However, over the next few days, people started whispering about Keflezighi's claim to his country. Keflezighi was born in Eritrea and how were people supposed to identify with or believe in his patriotic gesture?
The comment smacked of the remarks people made about sprinters
To his credit, Rovell later wrote what we'll call a clarification in which he apologized for not understanding Keflezighi's history. He was not alone. On Monday,
I'm going to give Rovell the benefit of the doubt that his piece had no racist intentions. He explained that he meant to question the legitimacy of athletes who made themselves into geopolitical free agents, those reared by another sports system in another country earning honors for the U.S., sort of like the trove of Kenyans who run for Bahrain because the oil-rich country paid them to swap citizenship. He did not understand at the time that Keflezighi did not fall into that category.
The phrase "American dream" may be kicked around with casual carelessness, but in fact, from his family's journey to the States to his academic, professional and athletic successes, Keflezighi's story is profoundly American. It should be enough to say that Mebrahtom Keflezighi came to the States as a 12-year old and ran his first formal race as a San Diego schoolboy, but his entire tale merits revisiting.
Keflezighi had never seen a car until one pulled up next to him when he was 10 in his village of Adi Beyani and he tried to race it. During the county's 30-year war for independence from Ethiopia, soldiers would search for boys aged 12 and older to conscript into the military. Those who refused or tried to run were shot.
The Keflezighis had an elaborate escape route through a backdoor for
Russom, the family patriarch, was an open supporter of liberation forces, and therefore a target of militia. Police constantly threatened him as he tried to manage his grocery store in Asmara, the capital city. In 1981, he fled to Sudan by walking 600 miles in the dead of night. He slept during the days, drained swamp water through his clothes in order to drink, and carried only a flashlight he could shine in the faces of hyenas who might want to eat him.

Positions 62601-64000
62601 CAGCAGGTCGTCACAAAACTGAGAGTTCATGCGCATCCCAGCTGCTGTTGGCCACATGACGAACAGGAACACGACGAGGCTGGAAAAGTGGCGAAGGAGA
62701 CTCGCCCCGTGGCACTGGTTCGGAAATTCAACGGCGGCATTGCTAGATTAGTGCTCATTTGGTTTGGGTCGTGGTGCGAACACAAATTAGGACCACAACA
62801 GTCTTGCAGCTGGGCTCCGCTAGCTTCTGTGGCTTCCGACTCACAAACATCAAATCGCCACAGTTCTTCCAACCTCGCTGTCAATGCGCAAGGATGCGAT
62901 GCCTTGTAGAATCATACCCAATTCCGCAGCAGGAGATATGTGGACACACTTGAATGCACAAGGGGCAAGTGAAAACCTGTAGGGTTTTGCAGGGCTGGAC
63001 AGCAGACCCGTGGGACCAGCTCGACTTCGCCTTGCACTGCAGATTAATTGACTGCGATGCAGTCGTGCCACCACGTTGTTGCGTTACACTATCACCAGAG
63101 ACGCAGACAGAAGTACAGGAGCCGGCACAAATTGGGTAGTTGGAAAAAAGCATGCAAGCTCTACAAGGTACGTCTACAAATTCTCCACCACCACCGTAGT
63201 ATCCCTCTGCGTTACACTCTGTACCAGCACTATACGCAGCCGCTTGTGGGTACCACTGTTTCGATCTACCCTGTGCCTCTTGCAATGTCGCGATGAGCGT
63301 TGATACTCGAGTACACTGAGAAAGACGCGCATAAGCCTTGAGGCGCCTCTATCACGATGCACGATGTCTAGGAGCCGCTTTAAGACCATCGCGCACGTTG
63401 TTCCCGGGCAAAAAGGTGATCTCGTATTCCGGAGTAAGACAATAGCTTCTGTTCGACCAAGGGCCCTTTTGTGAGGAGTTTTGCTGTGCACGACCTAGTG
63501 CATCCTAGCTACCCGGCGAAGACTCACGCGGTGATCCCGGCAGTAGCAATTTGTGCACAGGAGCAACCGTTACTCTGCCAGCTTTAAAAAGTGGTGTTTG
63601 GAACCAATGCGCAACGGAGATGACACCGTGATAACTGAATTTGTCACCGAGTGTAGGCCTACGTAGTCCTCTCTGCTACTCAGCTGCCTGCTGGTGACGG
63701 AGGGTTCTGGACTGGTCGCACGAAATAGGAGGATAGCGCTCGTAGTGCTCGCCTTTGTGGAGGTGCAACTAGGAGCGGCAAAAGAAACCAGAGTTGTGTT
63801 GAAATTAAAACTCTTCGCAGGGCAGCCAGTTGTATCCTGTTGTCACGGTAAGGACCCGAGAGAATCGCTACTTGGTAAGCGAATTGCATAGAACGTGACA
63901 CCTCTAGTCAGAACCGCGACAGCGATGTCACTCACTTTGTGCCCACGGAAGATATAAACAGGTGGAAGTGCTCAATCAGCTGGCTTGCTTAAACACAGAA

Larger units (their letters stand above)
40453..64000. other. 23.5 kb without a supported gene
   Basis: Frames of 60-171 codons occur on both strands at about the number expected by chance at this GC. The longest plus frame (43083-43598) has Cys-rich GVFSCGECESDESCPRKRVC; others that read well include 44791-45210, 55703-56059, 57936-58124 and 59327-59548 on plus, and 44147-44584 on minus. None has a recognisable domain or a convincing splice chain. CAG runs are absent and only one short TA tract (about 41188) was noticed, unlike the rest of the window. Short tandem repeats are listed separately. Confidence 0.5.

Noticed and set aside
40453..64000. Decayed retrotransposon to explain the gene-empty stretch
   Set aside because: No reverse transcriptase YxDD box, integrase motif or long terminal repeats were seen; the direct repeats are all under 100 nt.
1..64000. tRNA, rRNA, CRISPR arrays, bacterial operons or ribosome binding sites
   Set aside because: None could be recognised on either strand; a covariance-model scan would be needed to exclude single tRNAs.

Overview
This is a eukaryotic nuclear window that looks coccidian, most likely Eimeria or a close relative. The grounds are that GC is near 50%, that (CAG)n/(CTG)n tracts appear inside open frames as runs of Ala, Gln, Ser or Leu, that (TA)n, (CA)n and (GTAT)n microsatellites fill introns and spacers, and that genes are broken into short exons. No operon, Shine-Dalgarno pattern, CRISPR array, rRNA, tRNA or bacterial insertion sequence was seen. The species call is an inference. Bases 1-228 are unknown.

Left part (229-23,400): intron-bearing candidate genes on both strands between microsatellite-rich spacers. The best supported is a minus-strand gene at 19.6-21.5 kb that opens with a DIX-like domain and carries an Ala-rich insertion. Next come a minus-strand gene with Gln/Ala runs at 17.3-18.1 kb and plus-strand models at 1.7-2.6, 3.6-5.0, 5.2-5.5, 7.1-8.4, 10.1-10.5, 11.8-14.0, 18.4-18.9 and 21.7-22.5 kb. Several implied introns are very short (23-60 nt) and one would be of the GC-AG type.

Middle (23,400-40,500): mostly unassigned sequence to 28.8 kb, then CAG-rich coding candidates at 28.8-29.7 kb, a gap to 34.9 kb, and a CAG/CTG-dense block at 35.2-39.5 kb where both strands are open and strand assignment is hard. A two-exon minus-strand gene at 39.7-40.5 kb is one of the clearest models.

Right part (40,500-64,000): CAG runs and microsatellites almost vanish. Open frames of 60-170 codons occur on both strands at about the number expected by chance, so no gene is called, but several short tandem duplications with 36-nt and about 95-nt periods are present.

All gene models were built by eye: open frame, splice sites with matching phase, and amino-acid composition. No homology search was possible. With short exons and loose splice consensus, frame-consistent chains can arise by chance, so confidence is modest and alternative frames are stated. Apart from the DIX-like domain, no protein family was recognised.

It took the Keflezighis five years until they saw their father, who eventually brought the family to San Diego to live with his half-sister. The students there at Roosevelt Junior High teased Meb because of his old clothes and quiet demeanor. That is until he won a mile race in five minutes, 20 seconds. "That was the first time other kids showed me respect," he said.
Yes, the talent was there, but the formal running training hadn't yet begun. Even when Meb started progressing through the high school ranks, Russom stuck to his edict about education coming before sports, often waking his children at 4 a.m. to study an English book with them. "Education is something nobody can take away from you," Russom would tell his kids. They all listened. Consider the rundown of what the Keflezighis have done, without English as the family's first tongue.
Meb's oldest sibling, his half sister,
Meb once remarked that he might be the least accomplished member of his family. He said it about an hour after he won the Olympic silver medal in the marathon at the 2004 Olympics in Athens. He speaks passionately, even in private, about his gratitude for the chance he and his family have been given to succeed here.
I once told him that a similarly grateful man whom I knew well surmised that those who had to work to earn the privilege of their citizenship appreciated it more than those who were born into it. I think my Argentinean-born father, who came over to join the U.S. Army during the Second World War, would have been proud to share Meb's colors.